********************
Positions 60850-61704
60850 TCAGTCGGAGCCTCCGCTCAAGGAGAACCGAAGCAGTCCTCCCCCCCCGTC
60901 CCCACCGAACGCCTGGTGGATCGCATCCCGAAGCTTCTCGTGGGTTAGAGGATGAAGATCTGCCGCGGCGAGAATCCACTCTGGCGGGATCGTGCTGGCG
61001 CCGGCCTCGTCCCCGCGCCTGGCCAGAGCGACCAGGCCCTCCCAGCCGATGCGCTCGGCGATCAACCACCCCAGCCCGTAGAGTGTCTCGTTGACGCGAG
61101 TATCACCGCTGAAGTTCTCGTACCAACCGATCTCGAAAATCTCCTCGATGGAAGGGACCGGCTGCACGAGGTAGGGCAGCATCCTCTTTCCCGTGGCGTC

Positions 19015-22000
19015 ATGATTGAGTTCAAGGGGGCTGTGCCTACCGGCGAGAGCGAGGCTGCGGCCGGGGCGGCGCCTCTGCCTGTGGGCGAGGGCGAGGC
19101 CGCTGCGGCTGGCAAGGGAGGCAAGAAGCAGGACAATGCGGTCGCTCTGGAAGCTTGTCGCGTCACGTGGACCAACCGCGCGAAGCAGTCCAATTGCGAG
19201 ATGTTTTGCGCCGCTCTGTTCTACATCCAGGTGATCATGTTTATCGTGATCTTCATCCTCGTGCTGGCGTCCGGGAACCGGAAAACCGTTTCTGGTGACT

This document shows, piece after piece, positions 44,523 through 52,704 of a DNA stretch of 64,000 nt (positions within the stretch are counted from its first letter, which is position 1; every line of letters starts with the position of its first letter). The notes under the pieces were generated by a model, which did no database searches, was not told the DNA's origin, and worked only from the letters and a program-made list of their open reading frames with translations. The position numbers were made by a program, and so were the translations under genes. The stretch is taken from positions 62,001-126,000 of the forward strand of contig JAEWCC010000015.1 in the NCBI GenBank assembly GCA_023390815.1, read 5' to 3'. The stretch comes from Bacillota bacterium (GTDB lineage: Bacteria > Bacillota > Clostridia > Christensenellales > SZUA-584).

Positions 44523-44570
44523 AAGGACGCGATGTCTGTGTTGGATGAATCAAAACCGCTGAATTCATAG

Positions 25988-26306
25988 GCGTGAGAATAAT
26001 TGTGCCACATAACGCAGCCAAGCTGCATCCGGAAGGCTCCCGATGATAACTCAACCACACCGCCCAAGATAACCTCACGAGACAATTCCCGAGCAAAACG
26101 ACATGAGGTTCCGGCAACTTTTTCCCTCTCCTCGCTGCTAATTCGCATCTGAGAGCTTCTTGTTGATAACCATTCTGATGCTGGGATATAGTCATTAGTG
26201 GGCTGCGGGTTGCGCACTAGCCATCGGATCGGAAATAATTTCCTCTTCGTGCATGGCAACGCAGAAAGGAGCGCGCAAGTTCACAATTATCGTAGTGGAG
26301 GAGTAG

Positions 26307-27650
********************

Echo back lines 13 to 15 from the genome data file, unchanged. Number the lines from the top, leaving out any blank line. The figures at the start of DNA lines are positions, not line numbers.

Positions 25988-26306
25988 GCGTGAGAATAAT
26001 TGTGCCACATAACGCAGCCAAGCTGCATCCGGAAGGCTCCCGATGATAACTCAACCACACCGCCCAAGATAACCTCACGAGACAATTCCCGAGCAAAACG